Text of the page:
Any animal that hunts, kills, and eats another animal (the prey). Predation is the method of feeding shown by a predator. Examples of predators include lions, which prey on antelope and zebra, owls, which prey on mice and rats, or sparrowhawks, which might prey on sparrows. Predators may affect the population size of their prey, and the population size of the prey may affect that of the predator. In a food chain predator and prey are placed next to each other to indicate the flow of energy from prey to predator. Predators may compete (see competition) with each other for prey. If the prey is in short supply the numbers and biomass of predators will fall.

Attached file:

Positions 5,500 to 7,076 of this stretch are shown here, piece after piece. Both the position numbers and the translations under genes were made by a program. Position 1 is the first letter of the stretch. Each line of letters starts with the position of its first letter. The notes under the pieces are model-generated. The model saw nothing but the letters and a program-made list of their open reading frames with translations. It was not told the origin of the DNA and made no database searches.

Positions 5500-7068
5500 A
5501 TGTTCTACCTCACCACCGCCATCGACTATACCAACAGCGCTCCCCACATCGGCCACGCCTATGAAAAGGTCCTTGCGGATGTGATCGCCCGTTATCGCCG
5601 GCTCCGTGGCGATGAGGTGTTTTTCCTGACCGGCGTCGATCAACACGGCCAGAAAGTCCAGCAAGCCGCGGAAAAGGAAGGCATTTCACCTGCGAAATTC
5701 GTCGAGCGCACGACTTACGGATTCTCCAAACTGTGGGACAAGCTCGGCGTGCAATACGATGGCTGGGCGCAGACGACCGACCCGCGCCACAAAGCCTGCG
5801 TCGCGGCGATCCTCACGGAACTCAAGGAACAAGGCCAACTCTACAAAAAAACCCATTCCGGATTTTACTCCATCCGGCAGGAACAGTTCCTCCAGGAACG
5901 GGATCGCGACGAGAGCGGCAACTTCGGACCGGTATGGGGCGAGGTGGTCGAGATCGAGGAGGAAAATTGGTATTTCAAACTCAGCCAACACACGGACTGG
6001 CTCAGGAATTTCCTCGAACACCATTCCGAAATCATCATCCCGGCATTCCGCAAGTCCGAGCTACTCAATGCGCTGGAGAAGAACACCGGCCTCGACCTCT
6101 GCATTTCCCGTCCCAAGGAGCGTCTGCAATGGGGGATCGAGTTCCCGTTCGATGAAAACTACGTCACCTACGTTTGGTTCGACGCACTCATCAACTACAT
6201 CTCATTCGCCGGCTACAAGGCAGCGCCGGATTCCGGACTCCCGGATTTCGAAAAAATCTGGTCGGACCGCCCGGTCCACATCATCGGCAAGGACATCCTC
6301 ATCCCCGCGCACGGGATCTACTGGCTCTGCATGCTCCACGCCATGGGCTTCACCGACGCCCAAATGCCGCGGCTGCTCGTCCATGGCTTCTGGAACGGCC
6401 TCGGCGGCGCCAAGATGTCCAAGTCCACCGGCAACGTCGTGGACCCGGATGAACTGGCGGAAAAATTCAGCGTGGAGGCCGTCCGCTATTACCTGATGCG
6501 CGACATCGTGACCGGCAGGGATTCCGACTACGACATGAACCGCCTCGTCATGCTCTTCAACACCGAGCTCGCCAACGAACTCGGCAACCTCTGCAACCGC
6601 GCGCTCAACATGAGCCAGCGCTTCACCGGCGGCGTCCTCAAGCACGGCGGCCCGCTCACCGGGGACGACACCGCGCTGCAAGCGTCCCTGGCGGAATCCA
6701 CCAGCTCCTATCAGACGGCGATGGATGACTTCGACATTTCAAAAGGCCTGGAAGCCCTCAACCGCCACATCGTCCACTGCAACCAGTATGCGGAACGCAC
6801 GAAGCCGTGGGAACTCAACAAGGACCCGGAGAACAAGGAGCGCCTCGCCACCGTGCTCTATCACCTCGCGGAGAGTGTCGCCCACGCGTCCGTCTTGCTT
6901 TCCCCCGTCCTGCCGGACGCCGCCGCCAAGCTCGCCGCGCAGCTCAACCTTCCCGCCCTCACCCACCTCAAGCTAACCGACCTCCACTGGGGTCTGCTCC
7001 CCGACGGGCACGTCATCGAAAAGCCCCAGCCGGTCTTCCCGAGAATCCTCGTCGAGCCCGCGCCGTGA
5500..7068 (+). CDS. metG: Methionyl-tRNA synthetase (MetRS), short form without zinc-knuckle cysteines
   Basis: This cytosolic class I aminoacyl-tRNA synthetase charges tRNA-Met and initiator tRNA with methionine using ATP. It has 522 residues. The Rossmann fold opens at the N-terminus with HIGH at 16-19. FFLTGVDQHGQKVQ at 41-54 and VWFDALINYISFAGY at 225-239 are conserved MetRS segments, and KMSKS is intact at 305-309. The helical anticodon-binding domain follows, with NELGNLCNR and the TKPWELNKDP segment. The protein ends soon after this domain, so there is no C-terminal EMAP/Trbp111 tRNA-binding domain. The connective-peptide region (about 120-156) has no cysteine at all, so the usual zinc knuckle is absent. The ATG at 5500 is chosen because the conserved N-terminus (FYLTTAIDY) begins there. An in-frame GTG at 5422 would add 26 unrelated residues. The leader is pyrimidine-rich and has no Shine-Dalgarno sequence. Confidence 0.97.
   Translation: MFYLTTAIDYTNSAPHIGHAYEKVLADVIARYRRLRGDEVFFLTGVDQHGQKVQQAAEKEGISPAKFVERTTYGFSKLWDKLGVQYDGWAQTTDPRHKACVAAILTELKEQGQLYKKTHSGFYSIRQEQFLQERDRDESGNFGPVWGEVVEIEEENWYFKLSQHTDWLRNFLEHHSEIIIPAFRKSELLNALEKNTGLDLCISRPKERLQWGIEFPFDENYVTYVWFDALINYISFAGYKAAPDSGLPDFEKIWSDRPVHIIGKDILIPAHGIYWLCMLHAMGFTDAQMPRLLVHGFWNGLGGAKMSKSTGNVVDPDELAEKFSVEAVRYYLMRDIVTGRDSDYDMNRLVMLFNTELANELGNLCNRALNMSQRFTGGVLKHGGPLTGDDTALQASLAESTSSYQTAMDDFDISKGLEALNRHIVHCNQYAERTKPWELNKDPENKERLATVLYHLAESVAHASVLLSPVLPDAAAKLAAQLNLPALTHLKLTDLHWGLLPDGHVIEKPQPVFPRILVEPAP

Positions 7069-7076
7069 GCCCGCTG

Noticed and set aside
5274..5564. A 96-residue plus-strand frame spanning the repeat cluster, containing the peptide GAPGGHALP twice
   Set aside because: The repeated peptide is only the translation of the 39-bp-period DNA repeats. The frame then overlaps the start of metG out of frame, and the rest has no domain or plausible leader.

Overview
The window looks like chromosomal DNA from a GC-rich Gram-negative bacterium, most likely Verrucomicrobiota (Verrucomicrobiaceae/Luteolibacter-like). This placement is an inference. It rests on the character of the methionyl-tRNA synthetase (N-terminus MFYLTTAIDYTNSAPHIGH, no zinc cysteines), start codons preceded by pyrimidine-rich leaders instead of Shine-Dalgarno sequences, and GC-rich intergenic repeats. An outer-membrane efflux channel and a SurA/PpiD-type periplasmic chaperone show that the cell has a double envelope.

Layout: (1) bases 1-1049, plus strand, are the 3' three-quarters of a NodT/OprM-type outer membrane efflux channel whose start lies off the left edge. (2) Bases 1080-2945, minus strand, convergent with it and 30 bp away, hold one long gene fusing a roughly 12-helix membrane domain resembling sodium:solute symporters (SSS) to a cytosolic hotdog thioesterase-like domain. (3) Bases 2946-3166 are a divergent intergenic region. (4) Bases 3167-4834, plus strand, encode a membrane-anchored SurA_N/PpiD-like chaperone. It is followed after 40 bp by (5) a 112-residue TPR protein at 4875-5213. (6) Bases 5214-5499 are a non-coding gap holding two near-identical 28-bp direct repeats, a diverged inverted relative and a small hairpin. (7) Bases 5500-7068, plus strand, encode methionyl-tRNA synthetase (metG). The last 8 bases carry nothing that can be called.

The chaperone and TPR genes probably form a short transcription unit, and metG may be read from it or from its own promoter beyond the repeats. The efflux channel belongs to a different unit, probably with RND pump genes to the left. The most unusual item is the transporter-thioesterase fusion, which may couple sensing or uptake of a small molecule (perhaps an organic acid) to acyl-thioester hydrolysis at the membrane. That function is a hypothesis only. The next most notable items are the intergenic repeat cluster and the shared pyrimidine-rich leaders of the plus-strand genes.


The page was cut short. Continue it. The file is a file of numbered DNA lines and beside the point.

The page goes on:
Predators are usually bigger and more powerful than their prey (although a stoat preys on a rabbit, which may be four or five times its size), and their population is smaller – if the predator became more widespread than the prey, the population of the predator would inevitably fall. This is because there is not enough energy available in the bodies of the prey to sustain more predators. The drop in numbers of organisms along many food chains can be seen using a pyramid of numbers. Other relationships between species include parasitism, in which the host is not necessarily killed by the parasite, and symbiosis, in which both species benefit from the relationship.
Habitat, population and community
Predation and competition
Predators, Prey, and Populations
lion and lioness
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